part of the reason why I struggle with all this in the first place.
Ok, you need to rethink that. People seem to have forgotten that
object oriented programming and event based programming were invented
to support discrete event simulation programming. Discrete event
simulation is the core of game programming. All the GUIs in the world
adopted the event model and OOP because it also happens to match the
problems of GUI programming. But, GUIs came along much later. The
first programming language to include objects was the designed for
doing discrete event simulation. Look up Simula. From wikipeida
"Simula 67 introduced objects:2, 5.3, classes:1.3.3, 2,
subclasses:2.2.1, virtual methods:2.2.3, coroutines:9.2,
discrete event simulation:14.2, and features garbage
collection:9.1." Which matches my memory of SImula 67. (I learned
Simula around 73 or 74.)
So, OOP and event based programming were invented for discrete event
simulation. They were adopted into GUIs because they work well there
too. From there they were adopted into the Mac and Windows OSes and
into UNIX via X11. They moved into business applications because they
were the only way to write GUI programs and it turns out they are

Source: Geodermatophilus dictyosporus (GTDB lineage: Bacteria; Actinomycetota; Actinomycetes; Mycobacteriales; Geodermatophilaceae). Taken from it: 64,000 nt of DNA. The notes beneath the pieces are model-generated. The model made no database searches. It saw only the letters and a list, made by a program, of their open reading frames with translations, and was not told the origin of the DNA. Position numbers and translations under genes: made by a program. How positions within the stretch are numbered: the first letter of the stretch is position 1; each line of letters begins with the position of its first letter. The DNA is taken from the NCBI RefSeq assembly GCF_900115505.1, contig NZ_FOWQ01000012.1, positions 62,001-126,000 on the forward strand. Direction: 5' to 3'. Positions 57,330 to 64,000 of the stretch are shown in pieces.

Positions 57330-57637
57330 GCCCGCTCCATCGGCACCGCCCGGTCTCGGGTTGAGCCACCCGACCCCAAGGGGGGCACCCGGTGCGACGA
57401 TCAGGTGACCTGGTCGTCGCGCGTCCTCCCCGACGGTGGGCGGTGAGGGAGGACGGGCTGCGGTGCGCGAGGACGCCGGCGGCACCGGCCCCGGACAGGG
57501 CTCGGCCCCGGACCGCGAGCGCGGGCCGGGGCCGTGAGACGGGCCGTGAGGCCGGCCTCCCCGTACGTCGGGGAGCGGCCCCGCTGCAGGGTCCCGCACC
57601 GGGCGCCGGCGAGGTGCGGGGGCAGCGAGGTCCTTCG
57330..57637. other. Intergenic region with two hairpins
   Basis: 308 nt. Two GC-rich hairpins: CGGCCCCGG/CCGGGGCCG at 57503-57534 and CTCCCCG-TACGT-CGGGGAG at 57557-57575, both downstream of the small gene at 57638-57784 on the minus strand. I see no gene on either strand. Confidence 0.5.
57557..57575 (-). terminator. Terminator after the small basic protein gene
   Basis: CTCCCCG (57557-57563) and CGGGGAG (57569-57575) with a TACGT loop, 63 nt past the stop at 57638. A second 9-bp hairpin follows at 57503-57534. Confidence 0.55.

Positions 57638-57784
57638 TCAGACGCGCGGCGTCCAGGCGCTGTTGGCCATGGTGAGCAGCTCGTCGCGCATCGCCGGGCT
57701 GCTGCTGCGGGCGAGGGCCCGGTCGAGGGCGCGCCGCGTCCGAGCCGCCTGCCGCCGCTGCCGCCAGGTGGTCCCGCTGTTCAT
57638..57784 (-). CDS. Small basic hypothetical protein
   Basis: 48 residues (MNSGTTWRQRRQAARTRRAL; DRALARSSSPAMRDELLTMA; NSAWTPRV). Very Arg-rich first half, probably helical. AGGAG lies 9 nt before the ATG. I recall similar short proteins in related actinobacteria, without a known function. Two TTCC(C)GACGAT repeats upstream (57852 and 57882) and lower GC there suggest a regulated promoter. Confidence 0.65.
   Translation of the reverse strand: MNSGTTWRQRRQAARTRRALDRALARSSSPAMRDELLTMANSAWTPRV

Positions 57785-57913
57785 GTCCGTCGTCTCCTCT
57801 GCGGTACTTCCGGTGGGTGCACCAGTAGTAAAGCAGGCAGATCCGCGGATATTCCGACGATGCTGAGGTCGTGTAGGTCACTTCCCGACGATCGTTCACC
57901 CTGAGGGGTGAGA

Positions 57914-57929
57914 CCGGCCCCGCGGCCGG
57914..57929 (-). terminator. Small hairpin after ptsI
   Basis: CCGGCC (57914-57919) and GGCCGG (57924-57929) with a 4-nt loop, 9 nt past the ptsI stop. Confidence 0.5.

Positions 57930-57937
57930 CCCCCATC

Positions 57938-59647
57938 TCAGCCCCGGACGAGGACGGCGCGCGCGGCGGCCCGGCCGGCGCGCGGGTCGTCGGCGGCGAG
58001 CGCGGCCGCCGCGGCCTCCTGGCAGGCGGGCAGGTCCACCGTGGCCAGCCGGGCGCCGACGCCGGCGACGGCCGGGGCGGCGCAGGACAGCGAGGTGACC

pretty good for doing all sorts of transaction based applications.
So… Games are exactly a form of simulation and simulations are
where all this stuff came from.
BTW, to really understand all this you need to learn about finite
I’m not trying to put you down or demotivate you. Donny wasn’t trying
to demotivate you either. Both of us in our own way are laying out the
world as we see. And, I can tell you that Donny and I do not always
see eye to eye. If it demotivates you to learn that it may take you
several more years to finish your first project, well, so be it.
Reality is a bitch.
On the other hand, I’ve outlined at least two years worth of studying
and book reading that will help you get a long way toward your goal.
Bob PendletonOn Tue, Mar 16, 2010 at 5:27 PM, Donny Viszneki <donny.viszneki at gmail.com> wrote:
On Wed, Mar 10, 2010 at 8:17 PM, BenoitRen wrote: